Vietnam sentences ethnic minority man to 4½ years for religious activities

Nay Y Blang, who held church meetings in his home, was accused of trying to form a separate state.


RFA | 2024.01.26

Vietnam on Friday sentenced religious freedom activist Nay Y Blang to four years and six months in prison for crimes he is said to have committed while holding religious meetings in his home, state media reported.

Blang, 48, is a member of the Ede ethnic group from the country’s Central Highlands. 

He was accused of using these meetings to “gather forces, divide the national unity bloc, incite secession, self-rule, and establish a separate state for ethnic minorities in the Central Highlands,” and was convicted of “abusing democratic freedoms,” the Tuoi Tre Online newspaper reported.

No defense lawyer was present at his trial, family members said. In protest, Blang's relatives boycotted the trial.

Blang admitted and clearly declared his crime, asking the jury to consider reducing the penalty so he can return to his family soon and reintegrate into the community and become a good citizen who is useful to society, Tuoi Tre reported.

The report said that from the end of 2019 to 2022, Blang used his private home in the eastern coastal province of Phu Yen, to gather for meetings, pray and have online fellowship with some key figures of the  Central Highlands Evangelical Church of Christ, an independent religious group founded that is considered a reactionary organization by the Vietnamese government.

He was additionally accused of "providing false information about freedom of religious belief, slander, distorting religious policies, and violating the interests of the State of the Socialist Republic of Vietnam.” He was arrested on May 18, 2023.

Unapproved group

Supporters said Blang was being punished for his association with the Central Highlands Evangelical Church of Christ, which is not recognized and approved by the Vietnamese government.

North Carolina-based Pastor Aga, who founded the organization, told RFA Vietnamese  that even though the family had signed a contract with lawyer Ha Huy Son and had been granted a defense certificate by the investigation agency of Phu Yen province, no lawyer was there to defend Blang.

Aga accused Phu Yen province police of forcing Blang's family to sign a paper denying their acquaintance and not inviting the lawyer to defend him.

“This is unacceptable. If lawyer Ha Huy Son had been present …, it would have clearly been fair and transparent trial to see if Mr. Blang is guilty or not,” said Aga. “But in reality, only people from the government were present, meaning the government can give Blang any sentence they want. Why were there no lawyers to defend or argue about legal issues?”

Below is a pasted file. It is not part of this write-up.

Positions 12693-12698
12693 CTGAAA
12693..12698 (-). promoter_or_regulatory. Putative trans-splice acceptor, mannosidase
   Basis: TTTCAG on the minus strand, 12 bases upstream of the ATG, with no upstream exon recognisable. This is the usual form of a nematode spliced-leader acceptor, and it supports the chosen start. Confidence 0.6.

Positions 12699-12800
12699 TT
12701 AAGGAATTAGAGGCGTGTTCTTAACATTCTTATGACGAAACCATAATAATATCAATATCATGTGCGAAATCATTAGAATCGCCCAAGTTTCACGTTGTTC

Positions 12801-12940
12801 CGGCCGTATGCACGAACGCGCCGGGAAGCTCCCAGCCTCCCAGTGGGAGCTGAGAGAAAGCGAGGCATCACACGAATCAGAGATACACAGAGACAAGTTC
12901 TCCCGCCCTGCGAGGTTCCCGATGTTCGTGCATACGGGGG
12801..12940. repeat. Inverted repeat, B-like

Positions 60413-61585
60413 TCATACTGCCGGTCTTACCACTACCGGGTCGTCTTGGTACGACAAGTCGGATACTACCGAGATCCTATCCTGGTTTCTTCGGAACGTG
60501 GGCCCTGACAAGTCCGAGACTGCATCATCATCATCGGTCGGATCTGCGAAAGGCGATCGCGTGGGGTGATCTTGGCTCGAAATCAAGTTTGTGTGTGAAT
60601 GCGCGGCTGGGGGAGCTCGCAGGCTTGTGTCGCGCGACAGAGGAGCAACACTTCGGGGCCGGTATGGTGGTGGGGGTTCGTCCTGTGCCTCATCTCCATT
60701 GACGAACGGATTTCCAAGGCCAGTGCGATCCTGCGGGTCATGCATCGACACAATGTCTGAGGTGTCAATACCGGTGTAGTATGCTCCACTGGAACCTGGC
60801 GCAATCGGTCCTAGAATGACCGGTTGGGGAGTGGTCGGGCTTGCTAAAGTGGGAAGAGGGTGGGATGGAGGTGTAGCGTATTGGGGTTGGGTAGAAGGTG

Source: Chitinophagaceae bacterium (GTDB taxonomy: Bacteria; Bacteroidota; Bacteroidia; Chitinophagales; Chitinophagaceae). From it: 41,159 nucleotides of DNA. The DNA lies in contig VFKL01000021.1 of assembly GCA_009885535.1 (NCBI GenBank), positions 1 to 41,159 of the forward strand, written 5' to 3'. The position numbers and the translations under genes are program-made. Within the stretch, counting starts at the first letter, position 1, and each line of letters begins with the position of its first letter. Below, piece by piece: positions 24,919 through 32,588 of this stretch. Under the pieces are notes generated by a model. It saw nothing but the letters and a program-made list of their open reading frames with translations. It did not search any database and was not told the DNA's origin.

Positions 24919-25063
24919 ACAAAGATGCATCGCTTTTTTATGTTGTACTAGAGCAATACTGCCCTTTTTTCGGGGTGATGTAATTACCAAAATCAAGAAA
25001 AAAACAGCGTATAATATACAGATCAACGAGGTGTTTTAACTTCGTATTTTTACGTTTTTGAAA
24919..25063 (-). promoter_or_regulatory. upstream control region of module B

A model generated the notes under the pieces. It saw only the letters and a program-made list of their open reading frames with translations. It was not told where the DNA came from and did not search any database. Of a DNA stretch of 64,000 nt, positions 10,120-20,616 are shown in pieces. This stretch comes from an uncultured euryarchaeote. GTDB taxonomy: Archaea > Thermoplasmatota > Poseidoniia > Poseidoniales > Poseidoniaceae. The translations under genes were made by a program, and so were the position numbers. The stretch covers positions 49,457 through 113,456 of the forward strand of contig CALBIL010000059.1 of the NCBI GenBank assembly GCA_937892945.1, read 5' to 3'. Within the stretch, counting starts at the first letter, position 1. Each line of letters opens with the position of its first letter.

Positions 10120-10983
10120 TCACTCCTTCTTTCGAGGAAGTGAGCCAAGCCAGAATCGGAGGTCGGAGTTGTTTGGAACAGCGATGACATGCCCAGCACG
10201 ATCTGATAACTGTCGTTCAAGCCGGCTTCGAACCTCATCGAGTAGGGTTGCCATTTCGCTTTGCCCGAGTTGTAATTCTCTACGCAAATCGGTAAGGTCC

Son, the lawyer, confirmed to RFA that his contract to defend Blang was canceled. However, he refused to provide a specific reason.

RFA contacted the Security Investigation Agency of the Phu Yen provincial police to ask about the incident, but the officer on duty refused to answer questions over the phone and hung up.

Aga denied all of Blang’s charges.

“Blang has told the truth with evidence, from invitations to summons, video images from Phu Yen province police to suppression of harassment, arrests, confiscation of motorbikes, and fines. There is evidence, it is not slandering the government or slandering the police of Phu Yen province.”

No political agenda

Aga said that the group he founded is purely religious, "not reactionary, not against the state, not intending to establish a separate state." 

"We just want to express our religious beliefs, our own religion, to worship God and follow the religion that suits us, while still following the laws of the Vietnamese government.”

Blang and many followers of the Central Highlands Evangelical Church of Christ have been continuously harassed in recent years.

In August 2022, Blang met with a diplomat from the US Consulate General in Ho Chi Minh City. Afterwards, he and his family were harassed by local authorities, asking for information about the meeting.

A month later, he was invited to meet with a religious delegation from the U.S. State Department. However, he could not go to the meeting because he was detained by security agents at a bus station.

Friday’s verdict was the second time Blang has been sentenced to prison. In 2005, he was sentenced to 5 years and 6 months in prison for "undermining the unity policy."

It was the third time he has been legally punished for his activities.

In 2010, the same year he was released from his first prison sentence, Blang was sent to an Educational Facility for 24 months for “Abusing the rights to democratic freedom and freedom of belief to entice and incite others to violate the law, interests of the State, legitimate rights and interests of organizations and individuals.”

Translated by Hahn Seide. Edited by Eugene Whong and Malcolm Foster.




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